MAMMOGRAPHY: Bilateral CC views (A) show a focal masslike density in the far medial posterior aspect of the left breast (arrow). The normal pectoralis major muscle extends obliquely down the chest wall on the MLO view (B), however, the focal density is not seen. The masslike density is evident on the cleavage view (C). On the rolled CC lateral (D) and medial (E) views, the density changes shape and appears more obtuse at the chest wall.

IMPRESSION: Sternalis muscle.

With menopause, there is further involution of the parenchyma. The terminal lobules disappear, and the small ducts eventually atrophy. The main ducts are not greatly affected (4) (Fig. 1.20). The postmenopausal breast appears more radiolucent (10,11), and only minimal glandular elements are generally seen (Fig. 1.21). However, in some patients who have marked fibrocystic changes premenopausally or who are nulliparous, persistent dense parenchyma may be seen postmenopausally (Fig. 1.22).

 

Figure 1.13 HISTORY: Screening mammogram.

MAMMOGRAPHY: Right CC view (A) shows a focal density posteriorly in the medial aspect of the right breast (arrow) not seen on the MLO (B) view. The density is more triangular in appearance on the exaggerated CC medial (C) view; no abnormality was found on ultrasound (D). The location and appearance of this structure are characteristic of a normal variant, the sternalis muscle.

IMPRESSION: Sternalis muscle.

The effects of endogenous hormones related to the menstrual cycle have been observed on the histologic appearance of the normal breast (12). During the first half of the menstrual cycle, the effect of estrogen is to stimulate breast epithelial proliferation. In the second half of the cycle, after ovulation, progesterone causes ductal dilatation and differentiation of the ductular epithelial cells into secretory cells. In the 3 to 4 days before menses, edema and enhanced ductular acinar proliferation occur (1,12,13). Mammography at this time is more difficult

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because the breasts are tender and may appear more dense. In a study of women aged 40 to 49 years, who were not on exogenous hormones, White et al. (14) found that breast parenchyma is less radiographically dense in the follicular rather than the luteal phase of the menstrual cycle. Postmenstrually, the edema is reduced, and secretory activity of the epithelium regresses (1,12).

 

Figure 1.14 HISTORY: A 46-year-old patient referred for needle localization of a right breast mass.

MAMMOGRAPHY: Right CC view (A) shows an oval masslike density located at the chest wall, far posteriorly (arrow). The lesion was not seen on the MLO view (B), however, it persisted on the spot-compression CC (C) view. On the rolled medial CC view (D), the area changes shape considerably, becoming more obtuse with the chest wall. Ultrasound was performed of the entire medial aspect of the breast and was negative. On CT (E), the asymmetry of the parasternal musculature is seen (arrow). There is an accessory muscle on the right consistent with sternalis muscle and corresponding to the mammographic finding.

IMPRESSION: Right sternalis muscle.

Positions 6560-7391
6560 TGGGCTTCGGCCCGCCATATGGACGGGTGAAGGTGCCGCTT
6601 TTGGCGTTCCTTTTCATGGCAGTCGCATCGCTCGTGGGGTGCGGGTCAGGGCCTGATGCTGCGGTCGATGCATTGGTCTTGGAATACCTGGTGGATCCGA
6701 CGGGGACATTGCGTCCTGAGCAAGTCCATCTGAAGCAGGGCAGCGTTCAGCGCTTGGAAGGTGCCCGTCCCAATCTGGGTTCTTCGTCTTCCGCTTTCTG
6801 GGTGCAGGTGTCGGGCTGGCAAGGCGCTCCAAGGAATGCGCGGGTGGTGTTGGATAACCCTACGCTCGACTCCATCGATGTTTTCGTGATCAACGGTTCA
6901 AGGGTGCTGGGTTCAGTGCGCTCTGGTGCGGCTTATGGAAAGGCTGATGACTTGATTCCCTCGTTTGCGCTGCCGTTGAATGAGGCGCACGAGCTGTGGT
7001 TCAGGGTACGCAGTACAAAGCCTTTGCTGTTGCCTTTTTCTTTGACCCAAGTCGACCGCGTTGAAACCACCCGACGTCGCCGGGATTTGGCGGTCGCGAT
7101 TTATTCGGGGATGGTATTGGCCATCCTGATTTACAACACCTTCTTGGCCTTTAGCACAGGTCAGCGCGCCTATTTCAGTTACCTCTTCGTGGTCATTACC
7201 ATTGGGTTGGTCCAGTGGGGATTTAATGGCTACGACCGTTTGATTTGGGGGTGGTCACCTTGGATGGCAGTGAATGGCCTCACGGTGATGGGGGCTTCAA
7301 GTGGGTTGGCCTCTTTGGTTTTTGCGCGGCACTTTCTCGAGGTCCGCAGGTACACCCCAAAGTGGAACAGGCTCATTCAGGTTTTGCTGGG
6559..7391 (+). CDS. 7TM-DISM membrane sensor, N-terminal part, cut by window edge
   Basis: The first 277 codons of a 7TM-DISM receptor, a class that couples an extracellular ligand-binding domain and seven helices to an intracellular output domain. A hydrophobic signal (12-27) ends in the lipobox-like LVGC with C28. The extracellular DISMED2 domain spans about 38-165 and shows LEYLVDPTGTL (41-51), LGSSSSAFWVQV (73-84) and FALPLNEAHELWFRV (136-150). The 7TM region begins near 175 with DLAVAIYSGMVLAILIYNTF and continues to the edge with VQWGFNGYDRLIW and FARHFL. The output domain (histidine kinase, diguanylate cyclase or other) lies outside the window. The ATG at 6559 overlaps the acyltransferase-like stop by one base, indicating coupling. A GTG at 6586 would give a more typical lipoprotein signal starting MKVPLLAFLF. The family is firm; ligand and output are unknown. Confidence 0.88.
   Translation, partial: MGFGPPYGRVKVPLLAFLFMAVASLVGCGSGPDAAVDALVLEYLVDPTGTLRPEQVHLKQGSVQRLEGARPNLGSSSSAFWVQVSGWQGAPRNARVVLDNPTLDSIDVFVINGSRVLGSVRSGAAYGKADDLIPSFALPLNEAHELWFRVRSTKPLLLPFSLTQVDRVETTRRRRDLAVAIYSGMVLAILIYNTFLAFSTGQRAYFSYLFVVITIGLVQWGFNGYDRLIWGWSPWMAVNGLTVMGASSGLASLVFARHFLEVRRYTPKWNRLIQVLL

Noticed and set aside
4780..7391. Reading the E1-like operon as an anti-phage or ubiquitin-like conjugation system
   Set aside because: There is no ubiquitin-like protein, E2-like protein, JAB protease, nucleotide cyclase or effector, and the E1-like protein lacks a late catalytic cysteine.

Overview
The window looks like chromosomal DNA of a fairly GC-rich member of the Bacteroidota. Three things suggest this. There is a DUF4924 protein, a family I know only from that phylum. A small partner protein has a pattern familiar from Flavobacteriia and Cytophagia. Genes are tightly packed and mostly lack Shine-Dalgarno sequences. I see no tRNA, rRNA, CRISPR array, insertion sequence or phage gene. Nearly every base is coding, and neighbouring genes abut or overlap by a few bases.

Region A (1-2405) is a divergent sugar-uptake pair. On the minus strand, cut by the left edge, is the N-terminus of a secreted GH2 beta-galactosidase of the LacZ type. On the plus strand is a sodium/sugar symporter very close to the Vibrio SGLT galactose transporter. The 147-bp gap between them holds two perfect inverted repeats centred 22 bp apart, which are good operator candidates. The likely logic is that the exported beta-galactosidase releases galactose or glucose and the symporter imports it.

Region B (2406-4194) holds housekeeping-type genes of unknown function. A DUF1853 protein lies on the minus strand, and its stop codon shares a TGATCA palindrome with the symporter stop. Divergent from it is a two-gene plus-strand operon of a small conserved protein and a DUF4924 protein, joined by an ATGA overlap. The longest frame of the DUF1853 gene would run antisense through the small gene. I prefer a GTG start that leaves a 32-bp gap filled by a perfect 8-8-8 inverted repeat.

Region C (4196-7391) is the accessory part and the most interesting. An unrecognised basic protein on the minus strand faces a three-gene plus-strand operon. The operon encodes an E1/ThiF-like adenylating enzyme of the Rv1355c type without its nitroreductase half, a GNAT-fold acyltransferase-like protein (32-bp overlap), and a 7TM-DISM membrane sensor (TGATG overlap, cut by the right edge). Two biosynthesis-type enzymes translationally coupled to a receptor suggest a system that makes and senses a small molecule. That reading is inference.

Figure 1.15 Changes that the normal breast undergoes during the life cycle.

Exogenous hormones may also have an effect on the mammographic appearance of the breast (Fig. 1.23). An increase in mammography density has been observed in 10% to 73% of women on combined therapy with estrogen and progesterone (15,16,17,18,19,20,21,22,23,24). Marugg et al. (19) found that 31% of patients treated with combination hormone replacement therapy (HRT) had an increase in fibroglandular tissue compared with 8.7% of women treated with estrogens alone, and this difference was statistically significant. Laya et al. (20) found that the increase in density was more pronounced in women with a lower baseline

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parenchymal density. In the Women's Health Initiative randomized trial, McTiernan et al. (25) found that the mean mammographic percent density increased by 6.0% at year 1 in women placed on combined HRT versus decreasing by 0.9% in women not on hormones. Rutter et al. (26) found that the relative risk of an increase in breast density was 2.57 in women who initiated HRT; after discontinuation of HRT, the relative risk of a density decrease was 1.81. Therefore, the breast density changes associated with HRT are dynamic, increasing with initiation and decreasing with discontinuation.

 

Figure 1.16 HISTORY: A 32-year-old gravida 2, para 2 woman with a positive family history of breast cancer, for screening mammography.

MAMMOGRAPHY: Bilateral MLO (A) and CL (B) views show diffusely dense breast tissue with no focal abnormalities. This parenchymal pattern is often seen in young patients, and the density is related to parenchymal and stromal elements.

IMPRESSION: Normal breast, young patient.

 

Figure 1.17 HISTOPATHOLOGY: High power section of a lactating breast: the lobules are distended and filled with an eosinophilic material; secretory vacuoles are noted in the cells lining the glands.

 

Figure 1.18 HISTORY: A 32-year-old lactating woman, with a family history of premenopausal breast cancer in the grandmother, presents with a palpable right subareolar mass.

MAMMOGRAPHY: Bilateral CC (A) views show marked increase in density bilaterally with ductal dilatation. Comparison with a prior study (B) shows the parenchymal changes related to lactation. Ultrasound of the subareolar area (C) shows fluid-filled dilated ducts.